Tuesday, April 13, 2004

the coolest Wiggle and why i have no social life

It is very hard to make new friends once you're a parent.
That's the conclusion B and I have made about our lives. Maybe it's an excuse, maybe not. But we've been fairly friendly in our past and have had fairly active social lives. We liked hanging out with old friends and meeting new people. We liked being around people and we liked having plans. And it was easy for us to find interesting, fun things to do whenever we really wanted. There were always parties to go to and bars to hang out at and bands to go hear and play in, and wherever we went there were a lot of people there to talk to.

Not any more.
When our son was born, we tried to haul him around like a large accessory. We took him and all of his baggage to parties and restaurants. We napped him in his stroller and set up his portacrib in a various number of host's bedrooms. We “wore” him to streetfairs, museums, openings, and on hikes. We pictured ourselves as having this modern, carefree life and sharing it with our new son, who would also be modern and carefree. He would be adaptable and easygoing. And social.

Ha ha!

S turned out to be a slave to schedules (as most babies are, we found out) and would basically make our life miserable if he didn't sleep in his own crib from noon until 2pm and 7pm until 6am each day. As soon as noon hit, he’d begin screaming wherever we were. Once in a museum, a woman suggested that we try taking him home to bed. (Gasp!) We tried to plan roadtrips around his nap so that he'd sleep in the car, but he acted as if that nap didn't even count. So we finally gave into our small prince whom we had basically accepted would rule our lives until he was 18. We stopped going out.

Since most of our friends didn’t have kids yet, we figured we would just have to make some new friends who had kids and would be in similar situations. This wasn’t as easy as it sounded.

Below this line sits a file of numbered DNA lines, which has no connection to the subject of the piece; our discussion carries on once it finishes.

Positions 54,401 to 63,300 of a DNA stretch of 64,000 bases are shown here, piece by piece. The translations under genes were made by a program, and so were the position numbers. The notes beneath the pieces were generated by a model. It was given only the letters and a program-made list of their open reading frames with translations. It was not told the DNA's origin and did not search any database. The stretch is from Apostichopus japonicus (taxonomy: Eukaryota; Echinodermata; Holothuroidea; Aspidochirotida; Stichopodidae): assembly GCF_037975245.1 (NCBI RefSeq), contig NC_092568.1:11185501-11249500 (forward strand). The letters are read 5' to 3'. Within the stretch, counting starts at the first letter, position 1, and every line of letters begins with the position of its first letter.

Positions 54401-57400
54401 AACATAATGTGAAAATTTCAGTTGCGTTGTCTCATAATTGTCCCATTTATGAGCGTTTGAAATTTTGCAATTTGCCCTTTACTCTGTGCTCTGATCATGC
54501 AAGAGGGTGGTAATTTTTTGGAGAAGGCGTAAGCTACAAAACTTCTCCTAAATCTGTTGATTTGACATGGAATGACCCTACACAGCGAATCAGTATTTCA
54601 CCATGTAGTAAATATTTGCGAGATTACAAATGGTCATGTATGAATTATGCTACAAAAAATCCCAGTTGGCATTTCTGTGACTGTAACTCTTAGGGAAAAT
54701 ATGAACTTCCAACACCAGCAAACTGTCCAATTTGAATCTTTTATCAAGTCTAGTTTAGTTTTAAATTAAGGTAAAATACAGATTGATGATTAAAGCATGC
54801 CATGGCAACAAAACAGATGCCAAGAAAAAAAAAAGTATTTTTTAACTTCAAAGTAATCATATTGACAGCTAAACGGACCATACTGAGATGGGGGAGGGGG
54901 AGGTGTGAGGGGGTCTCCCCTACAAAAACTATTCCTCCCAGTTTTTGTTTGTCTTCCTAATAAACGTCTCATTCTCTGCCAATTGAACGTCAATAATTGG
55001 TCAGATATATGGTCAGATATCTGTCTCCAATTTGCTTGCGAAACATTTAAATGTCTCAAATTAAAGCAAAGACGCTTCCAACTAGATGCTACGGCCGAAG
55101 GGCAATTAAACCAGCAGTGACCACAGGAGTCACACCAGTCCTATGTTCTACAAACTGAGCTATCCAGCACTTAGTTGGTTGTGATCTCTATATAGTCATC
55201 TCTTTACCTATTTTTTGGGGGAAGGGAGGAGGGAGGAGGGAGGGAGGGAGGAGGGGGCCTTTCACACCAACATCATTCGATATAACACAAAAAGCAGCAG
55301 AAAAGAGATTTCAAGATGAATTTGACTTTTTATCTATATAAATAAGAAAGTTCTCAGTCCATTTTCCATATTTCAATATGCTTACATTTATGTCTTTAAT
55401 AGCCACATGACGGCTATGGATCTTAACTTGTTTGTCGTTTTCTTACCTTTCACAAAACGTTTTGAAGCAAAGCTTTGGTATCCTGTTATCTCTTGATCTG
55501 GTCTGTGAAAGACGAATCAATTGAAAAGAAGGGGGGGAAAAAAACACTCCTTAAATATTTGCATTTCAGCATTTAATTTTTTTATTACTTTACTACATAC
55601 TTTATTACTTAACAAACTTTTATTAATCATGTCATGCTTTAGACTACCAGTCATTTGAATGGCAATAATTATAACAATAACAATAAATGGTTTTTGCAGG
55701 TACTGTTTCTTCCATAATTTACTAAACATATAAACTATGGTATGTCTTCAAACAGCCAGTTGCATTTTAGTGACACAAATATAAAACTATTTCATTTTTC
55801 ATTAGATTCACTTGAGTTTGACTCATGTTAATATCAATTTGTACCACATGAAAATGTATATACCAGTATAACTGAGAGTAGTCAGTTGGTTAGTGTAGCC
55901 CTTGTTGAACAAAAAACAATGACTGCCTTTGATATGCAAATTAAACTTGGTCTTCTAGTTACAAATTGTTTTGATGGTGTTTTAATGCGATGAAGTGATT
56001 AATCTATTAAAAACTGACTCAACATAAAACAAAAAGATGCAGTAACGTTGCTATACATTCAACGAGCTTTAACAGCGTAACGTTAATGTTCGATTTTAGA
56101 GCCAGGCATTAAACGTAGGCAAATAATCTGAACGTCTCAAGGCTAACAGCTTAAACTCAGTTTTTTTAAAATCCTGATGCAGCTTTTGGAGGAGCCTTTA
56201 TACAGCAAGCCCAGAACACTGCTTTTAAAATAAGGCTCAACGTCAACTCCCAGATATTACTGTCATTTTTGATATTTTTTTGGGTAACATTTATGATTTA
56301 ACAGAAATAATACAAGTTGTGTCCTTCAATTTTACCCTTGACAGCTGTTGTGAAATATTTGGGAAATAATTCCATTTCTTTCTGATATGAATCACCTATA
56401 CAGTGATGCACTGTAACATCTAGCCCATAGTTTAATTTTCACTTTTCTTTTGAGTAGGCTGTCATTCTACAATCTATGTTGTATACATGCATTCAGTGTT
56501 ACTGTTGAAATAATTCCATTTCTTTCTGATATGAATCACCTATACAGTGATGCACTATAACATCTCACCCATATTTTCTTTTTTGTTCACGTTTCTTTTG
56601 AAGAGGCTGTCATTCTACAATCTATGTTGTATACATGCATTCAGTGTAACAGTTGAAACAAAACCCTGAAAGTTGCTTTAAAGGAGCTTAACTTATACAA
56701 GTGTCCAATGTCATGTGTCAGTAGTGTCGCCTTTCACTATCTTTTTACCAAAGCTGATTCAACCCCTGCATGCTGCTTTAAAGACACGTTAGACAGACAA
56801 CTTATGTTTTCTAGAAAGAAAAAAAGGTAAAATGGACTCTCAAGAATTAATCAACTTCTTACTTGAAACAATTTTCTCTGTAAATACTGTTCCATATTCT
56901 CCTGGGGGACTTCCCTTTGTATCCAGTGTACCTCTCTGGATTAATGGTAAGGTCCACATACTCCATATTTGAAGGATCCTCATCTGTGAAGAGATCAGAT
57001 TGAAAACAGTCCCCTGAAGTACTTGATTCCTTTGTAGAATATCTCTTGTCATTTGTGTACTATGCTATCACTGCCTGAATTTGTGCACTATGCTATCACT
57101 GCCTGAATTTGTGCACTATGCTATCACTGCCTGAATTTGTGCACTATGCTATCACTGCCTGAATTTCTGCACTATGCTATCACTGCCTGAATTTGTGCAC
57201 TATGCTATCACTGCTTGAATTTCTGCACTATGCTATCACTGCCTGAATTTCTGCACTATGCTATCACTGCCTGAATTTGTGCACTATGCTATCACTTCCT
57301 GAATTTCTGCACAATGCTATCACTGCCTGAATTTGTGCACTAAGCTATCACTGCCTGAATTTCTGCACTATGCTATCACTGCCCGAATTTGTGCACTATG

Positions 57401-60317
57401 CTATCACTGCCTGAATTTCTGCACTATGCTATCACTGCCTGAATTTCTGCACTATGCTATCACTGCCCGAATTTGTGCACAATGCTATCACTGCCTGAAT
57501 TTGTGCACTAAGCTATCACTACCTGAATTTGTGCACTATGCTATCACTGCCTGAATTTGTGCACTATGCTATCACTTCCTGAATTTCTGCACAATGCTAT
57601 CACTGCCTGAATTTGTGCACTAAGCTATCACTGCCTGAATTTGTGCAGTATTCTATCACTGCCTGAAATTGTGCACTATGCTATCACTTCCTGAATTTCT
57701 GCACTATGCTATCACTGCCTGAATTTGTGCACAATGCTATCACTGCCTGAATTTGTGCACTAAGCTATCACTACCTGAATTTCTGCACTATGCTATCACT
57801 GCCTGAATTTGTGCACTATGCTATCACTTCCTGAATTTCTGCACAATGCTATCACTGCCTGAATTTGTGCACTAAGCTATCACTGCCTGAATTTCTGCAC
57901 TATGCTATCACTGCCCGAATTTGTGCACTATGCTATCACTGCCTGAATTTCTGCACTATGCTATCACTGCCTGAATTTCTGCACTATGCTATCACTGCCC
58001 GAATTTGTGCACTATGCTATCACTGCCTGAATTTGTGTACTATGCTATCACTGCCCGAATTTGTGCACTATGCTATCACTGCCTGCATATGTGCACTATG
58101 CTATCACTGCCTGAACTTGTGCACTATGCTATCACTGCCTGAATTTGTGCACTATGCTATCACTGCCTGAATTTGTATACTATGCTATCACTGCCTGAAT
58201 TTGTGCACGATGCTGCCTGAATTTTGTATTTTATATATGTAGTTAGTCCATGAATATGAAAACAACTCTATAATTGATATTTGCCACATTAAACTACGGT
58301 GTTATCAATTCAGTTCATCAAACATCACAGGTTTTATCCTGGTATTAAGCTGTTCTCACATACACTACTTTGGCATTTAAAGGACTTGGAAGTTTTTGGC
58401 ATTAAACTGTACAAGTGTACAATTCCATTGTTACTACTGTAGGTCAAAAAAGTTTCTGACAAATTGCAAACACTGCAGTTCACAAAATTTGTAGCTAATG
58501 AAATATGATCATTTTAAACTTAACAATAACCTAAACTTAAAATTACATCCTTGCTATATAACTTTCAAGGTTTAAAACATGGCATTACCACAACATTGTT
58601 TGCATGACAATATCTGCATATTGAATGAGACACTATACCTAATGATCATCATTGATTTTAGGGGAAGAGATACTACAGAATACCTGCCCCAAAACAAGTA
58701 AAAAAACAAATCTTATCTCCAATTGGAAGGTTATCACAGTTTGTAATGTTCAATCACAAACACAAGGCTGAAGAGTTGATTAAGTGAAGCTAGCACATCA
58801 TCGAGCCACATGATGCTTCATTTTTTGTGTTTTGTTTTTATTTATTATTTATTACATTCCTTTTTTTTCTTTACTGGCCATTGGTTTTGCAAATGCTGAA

First of all, we couldn’t really find a good place to meet these other parents. B and I both work full-time so we couldn’t go to daytime playdates or playgroups during the week. Also, almost every single one of my friends or neighbors with kids stayed home with them and they weren’t interested in hanging out on the weekends or in the evenings because those times were usually reserved for “family time,” when both parents were home at once. As for working parents, I befriended a few of the mothers of S’s friends at daycare and actually made some really close friends. But truthfully, we were all way too busy to really get together too often. Everyone was playing catch up on the weekends and there was only a little bit of time for playdates. So basically, we saw our friends once or twice a month.

This changed when T was born. Not only did we have to factor in one nap, but now we had T’s two naps. She’d go down at 10am, S would go down at noon and then T would wake up, and then S would wake up at about 2pm just in time for T’s second nap. Our entire day was taken up with napping. And then when the kids napped, we did chores and errands. We had a clean house, napped childred, but were stir-crazy. We were tempted to go back to the baby accessory route, but T turned out to be a schedule slave, too. Go figure.